I haven’t written on paper in a while. At work, when I take notes at meetings, my coworkers lean over and marvel at my penmanship.
“Wow,” they say, “It’s like a font….like you typed it, but it’s like cursive.”
Like a font! I thank them but what I really want to hear is, “Goodness you write like Queen Victoria!” (Once at an exhibit in London, I had seen her handwriting. It was gorgeous.)
They don’t know how much my handwriting has deteriorated since its heydays – during my first semester at NYU and in my two years at Berkeley, when I wrote furiously in my journal and in letters to friends and family in other cities. Now I type and text. It’s not the same.
In college, I developed the impractical habit of starting my essays longhand before typing them onto the computer. The other students wondered why I would do something so time-consuming and, in our day and age, anachronistic. And Berkeley, as a community, was actually quite conducive to this. I wandered from bookstore to bookstore, cafe to cafe, and often saw young men and women like myself, sitting cross-legged at wobbly cafe tables with a half-drunk latte and a Moleskine open to a middle page that was either filled with scratchy handwriting (very rarely, with my nose turned absurdly up would I ever see anyone with penmanship as nice as mine) or doodles or lyrics or whatever it was the young artist was working on. I too, have a Moleskin – though the cheaper, three volume paperback kind that is lighter to carry around, not that I ever do. I walked by these people with eyes both critical and congenial, after all, I was looking at like-minded souls who were also potential competitors.
Ah. Another writer at work. I wonder if what he/she is writing is more profound/interesting/marketable than what I am writing?
But generally I walked into these cafes with the express purpose to “study” and write essays for school, hardly ever to write for myself and as a result, I’m certain what these other aspiring Joyces and Faulkners were jotting down in their Moleskines was far more interesting than what I was writing on my yellow legal pads, my medium of choice for school essays.
There is something about writing in cursive that is akin to rolling down a grassy knoll. This is the momentum I relied upon when writing essays for school. On the computer, the words did not pour forth as easily if at all and I often sat for hours in front of a blank screen (intermittently populated by Facebook, the NYTimes, horoscopes, crosswords, etc.) typing and deleting and typing the same opening paragraph in varied syntax. All students know this feeling: the worst kind of constipation. It is knowing that you really do need to pull something out of your ass by a certain time lest the university becomes a bathroom stall you can never leave.
I forget the paper, there were so many, but for one paper I had an early spark of inspiration and as my computer was not with me, I reached for a legal pad and jotted down the introduction I had in mind. Some fool told me a while ago that once you have your thesis down, it’s all easy as pie from there. Well, I often have my thesis – otherwise how do you even set out to do your research? – but rather than feeling like I’m rolling down a grassy knoll afterward, collecting body paragraphs and whatnot, I usually felt as though I stepped off a cliff. It is difficult to write when your ideas lay shattered at the foot of a cliff. Anyway, I wrote the thesis down on the yellow legal pad and almost automatically, my hand shifted to start a new paragraph and for a split second it was as though I were watching someone else’s hand at work – someone whose brain was clearer and more organized regarding the subject matter at hand. She took the pen and directed it a dozen or so lines further and voila, paragraph two emerged. This sensation was entirely new to me: how could I have written two paragraphs in such a short time?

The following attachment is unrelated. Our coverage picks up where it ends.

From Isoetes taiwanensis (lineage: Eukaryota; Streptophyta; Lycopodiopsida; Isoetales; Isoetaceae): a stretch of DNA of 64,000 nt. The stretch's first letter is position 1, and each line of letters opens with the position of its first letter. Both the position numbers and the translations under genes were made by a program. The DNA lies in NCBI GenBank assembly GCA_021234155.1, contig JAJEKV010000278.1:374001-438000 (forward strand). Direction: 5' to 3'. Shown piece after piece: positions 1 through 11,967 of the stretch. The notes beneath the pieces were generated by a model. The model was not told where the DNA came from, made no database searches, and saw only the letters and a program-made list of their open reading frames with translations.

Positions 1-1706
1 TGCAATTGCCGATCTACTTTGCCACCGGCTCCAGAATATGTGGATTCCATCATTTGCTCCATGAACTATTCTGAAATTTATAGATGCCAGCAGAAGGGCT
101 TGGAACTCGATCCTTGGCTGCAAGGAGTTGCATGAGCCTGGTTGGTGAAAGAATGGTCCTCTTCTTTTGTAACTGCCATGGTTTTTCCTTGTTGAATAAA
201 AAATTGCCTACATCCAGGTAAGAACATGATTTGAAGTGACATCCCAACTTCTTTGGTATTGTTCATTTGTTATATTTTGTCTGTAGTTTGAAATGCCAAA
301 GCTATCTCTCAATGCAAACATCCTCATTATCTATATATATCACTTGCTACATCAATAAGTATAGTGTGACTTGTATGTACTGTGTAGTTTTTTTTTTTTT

I recall looking up and around at the cafe folk around me, wondering if anyone else had seen the miracle just performed on my yellow legal pad, but of course no one was paying attention. It didn’t matter. I ducked my head down and let the cursive work its magic. In this way I transferred the momentum felt when writing a particularly satisfying diary entry into my schoolwork and from then on, began my school essays thus.
Now though, more and more I am neglecting the paper. Saving trees, sure, but what about my “craft?” Not the content itself but the writing – the actual act of putting pen to paper and watching the ink…(“bleed” is such a violent, messy word)…flow from the tip of a particularly smooth rolling pen? In my two years at Berkeley, I tried, unsuccessfully, to woo my lovely professor with my handwriting. I didn’t write him love letters, no (though perhaps I ought to have), but I did write him a Christmas card or two, and little missives here… his own writing was abominable, the very reason why I went to his office hours in the first place, because I could not read his writing. And it was in the quiet moments of deciphering what he had written, both of us leaning over my papers (“I think that says…well, I’m just not sure. Ha ha.”) that I fell in love, a minor case of savior complex rearing its head. I felt I could fill in some gap of his – as though messy handwriting was a case of mild cancer and me, with my polished J’s and Y’s and flourished G’s, could waltz in like Florence Nightingale (who also wielded a glorious pen) and save the day.
But mostly, I blog. I’m no calligrapher, and I’m sure if Queen Victoria were to rise from her grave and peer over my shoulder one cold, rainy night as I write in my diary, she’d probably sneer and say, crisply, “My dear, you have a long ways to go before that pen of yours produces something truly beautiful.” We shall see, won’t we?